Anyhoo, the hos came out in force and had a consistent string of voices heard throughout the beginning of the clusterfuck that was the sign-up process (There was literally a yellow legal pad and a first-come, first served policy for signing up to speak, which meant that all of the speakers for all of the topics petitioned were all mixed together, and adults are not necessarily sensible nor fair about this sort of thing).  Our opposition; including Melissa Farley and her cronies, did not show up until about half way through the speakers and were still outnumbered by the impassioned assemblage of well-spoken supporters by quite a margin. Maxine Dougan videotaped the proceedings, and among the speakers were: Robyn Few, Patrasha, Lady Monster,  Maxine Dougan, Melissa Gira, Scarlot Harlot, Scarlot Harlot’s mom, Violet Palmer, Bacchus (representing the client’s perspective) as well as many other sex workers, the founder of the City Clinic, a number of lawyers and several other articulate, professional looking men to lend that special brand of validity to those who need  articulate, professional looking  men to believe the good word. I spoke and passed out several of the “Brief Lesson on San Francisco’s Historic Whores”cards,  which detail some of the contributions of sex workers throughout SF’s history.  These flyers were made for the Sex Worker Pride Float and available at the Desiree Alliance Conference in Chicago, and the panel seemed to enjoy reading them throughout the proceedings.

Despite two incidents of furor over our presence, the panel listened more or less intently and seemed to take us fairly seriously, in fact at one point one of the panel members asked for a copy of the legislation from us but no one hand one on hand.  The first incident was when a panel member spoke in the middle of the public testimony to the chair, informing him that as the chapter of the DCC for the city, they really had no jurisdiction over the prostitution decriminalization issue and were obliged to follow the lead of the decision of the California DCC, or something to that affect. Basically it seemed like this gentleman just did not want to hear any more about the measure and wanted to let us know we were barking up the wrong tree, though many of his colleagues made “what the hell is he talking about!?” and “oh, gimme a break” faces at his interruption. The second incident, which seemed somewhat juvenile, occurred after one supportive speaker brought up the point that statistically there were likely several former sex workers and former clients on the panel who couldn’t speak up about their position based on stigma. This broke the proceedings for a moment so that the majority of the panel could have a could chuckle over that ‘improbability’ and jokingly speculate, accuse and lay false claim to their involvement in the industry as sexual laborers or consumers.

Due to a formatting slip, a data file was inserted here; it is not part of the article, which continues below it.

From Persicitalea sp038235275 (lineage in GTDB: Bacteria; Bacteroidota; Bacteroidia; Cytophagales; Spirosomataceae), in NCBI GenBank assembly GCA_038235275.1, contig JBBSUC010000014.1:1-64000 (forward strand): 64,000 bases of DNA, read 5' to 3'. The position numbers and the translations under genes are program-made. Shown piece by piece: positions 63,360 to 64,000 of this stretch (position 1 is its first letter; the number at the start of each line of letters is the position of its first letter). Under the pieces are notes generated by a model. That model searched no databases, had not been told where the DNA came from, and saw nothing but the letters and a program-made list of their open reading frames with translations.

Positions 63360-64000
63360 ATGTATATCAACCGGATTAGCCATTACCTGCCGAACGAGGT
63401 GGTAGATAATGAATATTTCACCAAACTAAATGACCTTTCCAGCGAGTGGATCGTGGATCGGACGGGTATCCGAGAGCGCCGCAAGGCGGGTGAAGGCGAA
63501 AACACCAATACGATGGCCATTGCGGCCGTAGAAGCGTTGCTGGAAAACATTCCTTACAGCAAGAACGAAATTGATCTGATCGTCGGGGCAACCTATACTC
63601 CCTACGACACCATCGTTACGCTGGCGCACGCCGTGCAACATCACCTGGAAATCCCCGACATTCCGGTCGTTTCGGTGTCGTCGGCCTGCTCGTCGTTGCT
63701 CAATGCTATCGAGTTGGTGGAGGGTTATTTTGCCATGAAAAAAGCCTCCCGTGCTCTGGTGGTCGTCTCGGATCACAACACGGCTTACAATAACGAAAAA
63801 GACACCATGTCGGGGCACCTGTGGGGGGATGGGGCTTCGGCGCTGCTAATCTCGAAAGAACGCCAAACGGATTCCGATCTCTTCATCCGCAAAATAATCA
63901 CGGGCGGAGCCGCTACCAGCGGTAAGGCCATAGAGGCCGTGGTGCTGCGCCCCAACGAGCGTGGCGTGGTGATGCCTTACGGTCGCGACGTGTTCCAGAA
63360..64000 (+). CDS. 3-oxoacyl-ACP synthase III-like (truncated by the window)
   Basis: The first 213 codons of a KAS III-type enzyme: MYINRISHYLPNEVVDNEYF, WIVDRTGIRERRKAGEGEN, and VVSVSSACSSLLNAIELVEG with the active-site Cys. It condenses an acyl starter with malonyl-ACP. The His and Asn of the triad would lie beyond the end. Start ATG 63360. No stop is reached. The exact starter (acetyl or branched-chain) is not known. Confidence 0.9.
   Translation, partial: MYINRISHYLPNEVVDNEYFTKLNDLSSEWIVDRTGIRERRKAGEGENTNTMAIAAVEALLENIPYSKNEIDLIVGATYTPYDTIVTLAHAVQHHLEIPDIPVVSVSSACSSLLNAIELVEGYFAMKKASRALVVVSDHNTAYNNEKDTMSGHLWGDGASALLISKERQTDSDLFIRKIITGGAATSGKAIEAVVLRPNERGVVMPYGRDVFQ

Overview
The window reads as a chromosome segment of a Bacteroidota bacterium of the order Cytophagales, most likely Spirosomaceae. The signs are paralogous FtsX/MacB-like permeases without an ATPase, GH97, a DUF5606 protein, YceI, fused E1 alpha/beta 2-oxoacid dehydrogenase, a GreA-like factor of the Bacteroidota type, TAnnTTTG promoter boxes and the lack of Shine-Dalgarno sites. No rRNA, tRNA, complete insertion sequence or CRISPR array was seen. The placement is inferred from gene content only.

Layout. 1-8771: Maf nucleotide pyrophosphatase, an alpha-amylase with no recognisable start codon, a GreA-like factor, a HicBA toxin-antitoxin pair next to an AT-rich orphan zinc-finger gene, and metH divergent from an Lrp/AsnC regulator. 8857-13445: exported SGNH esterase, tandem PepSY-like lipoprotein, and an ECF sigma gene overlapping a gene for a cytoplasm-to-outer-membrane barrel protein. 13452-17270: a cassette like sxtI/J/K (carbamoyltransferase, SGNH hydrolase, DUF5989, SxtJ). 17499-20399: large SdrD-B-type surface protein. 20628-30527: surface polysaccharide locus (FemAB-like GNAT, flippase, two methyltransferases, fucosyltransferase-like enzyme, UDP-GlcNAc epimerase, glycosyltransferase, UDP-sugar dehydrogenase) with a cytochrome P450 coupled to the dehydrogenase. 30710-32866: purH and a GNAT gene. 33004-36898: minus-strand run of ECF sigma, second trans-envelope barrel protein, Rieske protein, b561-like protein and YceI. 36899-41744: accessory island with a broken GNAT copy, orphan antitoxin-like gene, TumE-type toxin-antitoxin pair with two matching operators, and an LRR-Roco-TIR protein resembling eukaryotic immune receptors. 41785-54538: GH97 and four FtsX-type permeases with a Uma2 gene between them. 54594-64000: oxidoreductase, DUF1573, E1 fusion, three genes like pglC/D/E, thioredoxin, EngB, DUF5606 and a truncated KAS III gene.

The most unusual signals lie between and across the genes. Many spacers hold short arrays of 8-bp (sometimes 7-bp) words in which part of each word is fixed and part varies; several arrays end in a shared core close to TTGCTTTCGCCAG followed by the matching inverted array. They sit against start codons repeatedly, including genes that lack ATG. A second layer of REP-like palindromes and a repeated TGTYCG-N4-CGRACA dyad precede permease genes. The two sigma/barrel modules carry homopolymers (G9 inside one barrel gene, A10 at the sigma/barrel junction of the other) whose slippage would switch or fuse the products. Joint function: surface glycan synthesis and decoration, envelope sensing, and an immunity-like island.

At about 10pm I got the call from Scarlot that the DCC had decided to endorse Prop K, created by the Erotic Service Providers Union,  with a 18-12 vote in favor. Currently Prop K is also endorsed by the Harvey Milk Club and the Lawyer’s Guild.

I was so proud of us, thank you to all those who came and all those who spoke, we are working to set a crucial precedent.

New Interviews With Nevada Brothel Workers

The controversy about the Nevada brothel system impelled a journalist to go and interview brothel workers herself. They, not her, refute Farley’s claims. They don’t go out of their way to paint a rosy picture. Their view tends to be one like a lot of workers — the job works for them but it’s not perfect. They like the potential money. They also like the freedom to do their job without the threat of arrest hanging over their heads.

Farley is quoted in the article as wanting to stamp out legal prostitution. I don’t have a problem with that — this is the perfect opportunity for Nevada to try some decriminalization.